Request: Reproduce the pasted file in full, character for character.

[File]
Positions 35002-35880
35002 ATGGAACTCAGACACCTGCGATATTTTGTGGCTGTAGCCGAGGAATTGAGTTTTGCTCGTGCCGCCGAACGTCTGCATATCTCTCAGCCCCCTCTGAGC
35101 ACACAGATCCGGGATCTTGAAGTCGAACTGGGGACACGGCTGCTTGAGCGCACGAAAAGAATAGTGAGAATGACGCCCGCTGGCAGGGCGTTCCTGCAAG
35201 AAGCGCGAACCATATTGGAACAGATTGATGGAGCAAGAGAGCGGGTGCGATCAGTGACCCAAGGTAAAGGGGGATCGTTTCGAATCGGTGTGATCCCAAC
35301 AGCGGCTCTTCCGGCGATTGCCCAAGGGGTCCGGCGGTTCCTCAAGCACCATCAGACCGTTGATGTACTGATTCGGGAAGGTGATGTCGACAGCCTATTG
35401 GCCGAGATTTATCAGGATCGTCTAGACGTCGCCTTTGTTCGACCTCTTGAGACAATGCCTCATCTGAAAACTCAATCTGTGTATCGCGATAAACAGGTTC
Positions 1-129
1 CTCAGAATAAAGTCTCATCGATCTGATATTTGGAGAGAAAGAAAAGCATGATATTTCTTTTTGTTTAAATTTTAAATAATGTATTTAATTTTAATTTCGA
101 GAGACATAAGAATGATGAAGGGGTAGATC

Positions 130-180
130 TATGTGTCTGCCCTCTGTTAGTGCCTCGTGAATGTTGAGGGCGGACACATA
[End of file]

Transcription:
Positions 35002-35880
35002 ATGGAACTCAGACACCTGCGATATTTTGTGGCTGTAGCCGAGGAATTGAGTTTTGCTCGTGCCGCCGAACGTCTGCATATCTCTCAGCCCCCTCTGAGC
35101 ACACAGATCCGGGATCTTGAAGTCGAACTGGGGACACGGCTGCTTGAGCGCACGAAAAGAATAGTGAGAATGACGCCCGCTGGCAGGGCGTTCCTGCAAG
35201 AAGCGCGAACCATATTGGAACAGATTGATGGAGCAAGAGAGCGGGTGCGATCAGTGACCCAAGGTAAAGGGGGATCGTTTCGAATCGGTGTGATCCCAAC
35301 AGCGGCTCTTCCGGCGATTGCCCAAGGGGTCCGGCGGTTCCTCAAGCACCATCAGACCGTTGATGTACTGATTCGGGAAGGTGATGTCGACAGCCTATTG
35401 GCCGAGATTTATCAGGATCGTCTAGACGTCGCCTTTGTTCGACCTCTTGAGACAATGCCTCATCTGAAAACTCAATCTGTGTATCGCGATAAACAGGTTC
Positions 1-129
1 CTCAGAATAAAGTCTCATCGATCTGATATTTGGAGAGAAAGAAAAGCATGATATTTCTTTTTGTTTAAATTTTAAATAATGTATTTAATTTTAATTTCGA
101 GAGACATAAGAATGATGAAGGGGTAGATC

Positions 130-180
130 TATGTGTCTGCCCTCTGTTAGTGCCTCGTGAATGTTGAGGGCGGACACATA